“We are at a critical juncture,” according to Poonam Khetrapal Singh, Regional Director, WHO South-East Asia
Poonam Khetrapal Singh, Regional Director, WHO South-East Asia, speaks exclusively to The Hindu about a second wave of COVID-19 infection, fatigue among healthcare workers/general public and how countries in the northern hemisphere continue to be at a critical juncture in the fight against the pandemic.
We are now witnessing a second wave of COVID-19 infection across Europe and the U.S. What would public health experts attribute this resurgence to? Where does India stand at the moment?
We are at a critical juncture in this pandemic, particularly in the northern hemisphere. In India, recently we are seeing active cases plateau. Like the rest of the world, the country remains vulnerable to COVID-19. Now is the time to be even more alert. The pandemic is still not behind us. Our efforts to contain the spread of COVID-19 transmission needs to be more vigorous now.
Governments across the world need to continue to further strengthen implementation of core public health measures – test, detect, isolate and treat – and continue to provide essential services. But, all of us, as individuals, we have our own responsibility: we must practise physical distancing, hand and respiratory hygiene, and wear a mask when needed. We cannot let our guards down.
Are you seeing COVID-19 fatigue in various countries among the general public and healthcare workers?
The pandemic has impacted lives and livelihood. We understand the difficulties people continue to face – working from home or losing income, children being schooled remotely, not being able to celebrate milestones with friends and family or not being there with them in the most difficult times – it’s very tough and the COVID-19 fatigue is real. Health workers, who have themselves gone through immense stress and trauma, are still on the frontline, taking care of patients, and it is no surprise if they too are getting tired. And in addition, we do not know how long this pandemic will last.
We must do all what we can to protect health workers, and the best way to do that is for all of us to take every precaution we can to reduce the risk of transmission, for ourselves and others.
People must maintain physical distance, wear a mask, clean hands regularly, cough away from others, avoid crowds or meeting friends and family unless absolutely needed. Governments must continue to strengthen pandemic response, which includes core public health measures and maintaining and restoring essential health services impacted by COVID-19 outbreak. We must do all we can to break virus transmission chains.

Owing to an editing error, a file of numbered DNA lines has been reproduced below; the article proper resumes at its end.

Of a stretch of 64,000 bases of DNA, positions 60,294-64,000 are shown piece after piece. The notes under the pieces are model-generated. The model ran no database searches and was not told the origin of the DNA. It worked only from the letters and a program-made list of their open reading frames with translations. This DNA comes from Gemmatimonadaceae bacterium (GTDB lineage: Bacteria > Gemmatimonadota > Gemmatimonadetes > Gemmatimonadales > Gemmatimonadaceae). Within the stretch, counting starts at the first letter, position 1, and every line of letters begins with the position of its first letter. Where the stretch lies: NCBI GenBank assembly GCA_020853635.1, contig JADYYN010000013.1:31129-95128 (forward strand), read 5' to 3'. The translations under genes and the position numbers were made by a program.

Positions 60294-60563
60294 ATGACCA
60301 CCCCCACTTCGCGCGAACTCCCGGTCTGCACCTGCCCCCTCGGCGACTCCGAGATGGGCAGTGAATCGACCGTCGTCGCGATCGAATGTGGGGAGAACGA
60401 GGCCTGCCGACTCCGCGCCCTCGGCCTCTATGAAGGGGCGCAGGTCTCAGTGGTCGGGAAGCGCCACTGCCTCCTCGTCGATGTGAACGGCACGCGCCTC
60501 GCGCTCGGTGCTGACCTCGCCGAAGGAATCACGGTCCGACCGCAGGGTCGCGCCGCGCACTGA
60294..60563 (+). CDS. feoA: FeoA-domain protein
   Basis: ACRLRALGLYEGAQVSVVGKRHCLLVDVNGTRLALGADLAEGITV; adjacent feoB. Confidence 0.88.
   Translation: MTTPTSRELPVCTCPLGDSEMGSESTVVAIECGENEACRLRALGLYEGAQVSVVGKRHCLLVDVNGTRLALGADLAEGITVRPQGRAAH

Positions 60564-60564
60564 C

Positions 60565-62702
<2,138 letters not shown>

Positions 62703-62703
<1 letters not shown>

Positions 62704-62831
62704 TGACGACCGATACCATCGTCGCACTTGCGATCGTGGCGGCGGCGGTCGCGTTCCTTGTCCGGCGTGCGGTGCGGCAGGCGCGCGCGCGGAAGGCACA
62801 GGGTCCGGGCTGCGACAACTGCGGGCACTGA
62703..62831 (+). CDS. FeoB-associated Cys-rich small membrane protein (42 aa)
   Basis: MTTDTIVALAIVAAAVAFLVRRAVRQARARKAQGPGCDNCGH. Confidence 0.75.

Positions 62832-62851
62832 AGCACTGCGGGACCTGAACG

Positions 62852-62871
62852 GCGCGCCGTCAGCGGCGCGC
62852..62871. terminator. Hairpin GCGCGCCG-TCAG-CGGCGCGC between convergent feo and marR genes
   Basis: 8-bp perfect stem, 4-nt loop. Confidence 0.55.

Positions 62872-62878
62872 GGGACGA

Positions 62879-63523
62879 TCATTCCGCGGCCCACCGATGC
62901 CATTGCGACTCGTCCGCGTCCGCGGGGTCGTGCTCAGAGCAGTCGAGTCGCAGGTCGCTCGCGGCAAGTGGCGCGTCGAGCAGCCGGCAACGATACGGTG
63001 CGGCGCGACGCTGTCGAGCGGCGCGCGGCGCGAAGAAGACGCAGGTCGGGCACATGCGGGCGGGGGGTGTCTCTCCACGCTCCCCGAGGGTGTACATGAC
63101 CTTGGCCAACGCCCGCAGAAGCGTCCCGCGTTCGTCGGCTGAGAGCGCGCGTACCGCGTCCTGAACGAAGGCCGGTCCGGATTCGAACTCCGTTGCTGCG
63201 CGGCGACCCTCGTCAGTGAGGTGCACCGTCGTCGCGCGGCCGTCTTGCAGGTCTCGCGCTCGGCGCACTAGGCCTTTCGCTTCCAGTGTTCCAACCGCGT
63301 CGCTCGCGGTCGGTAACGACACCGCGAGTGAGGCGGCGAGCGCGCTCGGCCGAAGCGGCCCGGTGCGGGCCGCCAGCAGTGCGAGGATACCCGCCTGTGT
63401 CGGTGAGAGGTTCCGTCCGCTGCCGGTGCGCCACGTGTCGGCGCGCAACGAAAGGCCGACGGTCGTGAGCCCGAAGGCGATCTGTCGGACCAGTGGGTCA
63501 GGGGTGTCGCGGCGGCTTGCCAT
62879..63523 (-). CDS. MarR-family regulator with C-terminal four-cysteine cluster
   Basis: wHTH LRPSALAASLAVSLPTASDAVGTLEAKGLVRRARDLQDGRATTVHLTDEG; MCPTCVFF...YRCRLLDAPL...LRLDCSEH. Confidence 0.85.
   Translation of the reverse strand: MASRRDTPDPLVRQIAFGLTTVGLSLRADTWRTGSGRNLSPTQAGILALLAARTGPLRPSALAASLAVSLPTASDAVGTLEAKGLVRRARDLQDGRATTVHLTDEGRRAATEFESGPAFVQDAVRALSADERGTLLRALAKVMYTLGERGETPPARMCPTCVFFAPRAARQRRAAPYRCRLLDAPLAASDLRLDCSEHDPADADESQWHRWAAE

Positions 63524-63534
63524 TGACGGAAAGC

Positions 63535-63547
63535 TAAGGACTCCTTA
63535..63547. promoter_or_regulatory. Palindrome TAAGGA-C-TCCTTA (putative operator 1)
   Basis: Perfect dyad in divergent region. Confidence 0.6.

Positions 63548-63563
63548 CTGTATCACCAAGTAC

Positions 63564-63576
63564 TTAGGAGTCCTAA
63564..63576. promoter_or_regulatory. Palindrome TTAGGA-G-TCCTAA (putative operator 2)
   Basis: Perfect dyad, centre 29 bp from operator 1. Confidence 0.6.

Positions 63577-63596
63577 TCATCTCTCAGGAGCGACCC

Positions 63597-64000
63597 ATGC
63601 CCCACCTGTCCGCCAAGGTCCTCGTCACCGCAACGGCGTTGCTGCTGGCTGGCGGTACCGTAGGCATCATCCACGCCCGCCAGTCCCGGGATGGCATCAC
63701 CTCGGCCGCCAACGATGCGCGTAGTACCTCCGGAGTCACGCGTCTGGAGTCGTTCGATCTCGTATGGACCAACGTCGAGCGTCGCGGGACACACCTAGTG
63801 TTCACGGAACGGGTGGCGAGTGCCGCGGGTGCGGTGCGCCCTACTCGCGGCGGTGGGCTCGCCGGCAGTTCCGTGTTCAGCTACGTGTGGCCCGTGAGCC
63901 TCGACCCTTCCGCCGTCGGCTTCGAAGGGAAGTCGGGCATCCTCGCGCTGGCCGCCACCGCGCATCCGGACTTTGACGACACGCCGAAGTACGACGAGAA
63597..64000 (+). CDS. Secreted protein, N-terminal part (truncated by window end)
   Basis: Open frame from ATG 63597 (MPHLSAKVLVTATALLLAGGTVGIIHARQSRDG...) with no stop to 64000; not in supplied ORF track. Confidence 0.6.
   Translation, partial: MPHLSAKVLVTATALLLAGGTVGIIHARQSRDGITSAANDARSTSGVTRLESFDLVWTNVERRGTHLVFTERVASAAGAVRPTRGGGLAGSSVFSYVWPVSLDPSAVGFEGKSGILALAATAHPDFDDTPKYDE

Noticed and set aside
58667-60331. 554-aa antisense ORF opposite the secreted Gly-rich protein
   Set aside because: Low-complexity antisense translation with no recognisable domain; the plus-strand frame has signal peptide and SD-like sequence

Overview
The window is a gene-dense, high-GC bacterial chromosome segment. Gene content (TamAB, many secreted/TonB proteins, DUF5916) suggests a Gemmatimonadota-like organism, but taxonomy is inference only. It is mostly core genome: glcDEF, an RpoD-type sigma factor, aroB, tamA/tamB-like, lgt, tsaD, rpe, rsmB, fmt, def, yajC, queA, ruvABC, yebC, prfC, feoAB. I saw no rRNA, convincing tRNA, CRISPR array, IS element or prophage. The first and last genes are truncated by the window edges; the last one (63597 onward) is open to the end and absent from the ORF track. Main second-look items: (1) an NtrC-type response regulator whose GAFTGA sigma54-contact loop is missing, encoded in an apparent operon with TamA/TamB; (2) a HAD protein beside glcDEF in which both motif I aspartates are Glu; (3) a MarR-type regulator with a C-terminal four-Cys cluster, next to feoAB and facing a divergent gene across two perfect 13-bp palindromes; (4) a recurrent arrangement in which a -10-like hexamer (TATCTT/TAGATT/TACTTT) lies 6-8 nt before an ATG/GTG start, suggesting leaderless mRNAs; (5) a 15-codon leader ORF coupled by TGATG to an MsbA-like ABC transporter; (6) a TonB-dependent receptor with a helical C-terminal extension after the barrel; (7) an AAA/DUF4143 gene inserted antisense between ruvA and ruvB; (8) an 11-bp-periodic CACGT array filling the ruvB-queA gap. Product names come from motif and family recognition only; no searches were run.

What measures are the international agencies suggesting to tackle and live with this virus in long term?
Till such time there is a vaccine or a medicine to protect the world from COVID-19, our best defence against the virus remains the core public health measures we know to break the chain of transmission: hand hygiene, physical distancing, respiratory etiquette and masks.
Should schools be allowed to risk having children back? Now we know that this group can act as spreaders and super-spreaders?
From a public health perspective, deciding to close or re-open schools should be guided by a risk-based approach, taking into consideration the epidemiology of COVID-19 at the local level, the capacity of educational institutions to adapt their system to operate safely; the impact of school closures on educational loss, equity, general health and well-being of children; and the range of other public health measures being implemented outside school.
Decisions on full or partial closure or reopening should be taken at a local administrative level, based on the local level of transmission of COVID-19 and the local risk assessment, as well as how much the reopening of educational settings might increase transmission in the community.
Are international agencies talking about a long-term work/study from home for people/services that can be managed in this manner?
While the pandemic affects lives and livelihoods, it forces people to think of ways to overcome the challenges that COVID-19 forced upon them. With lockdowns imposed in several parts of the world, many organisations moved to working from home as a precautionary measure from the very start of the pandemic.
Many organisations continue to provide their staff the option to work remotely, wherever feasible, even after lockdowns have been lifted. Whether or not this will become a part of a new work culture globally, remains to be seen.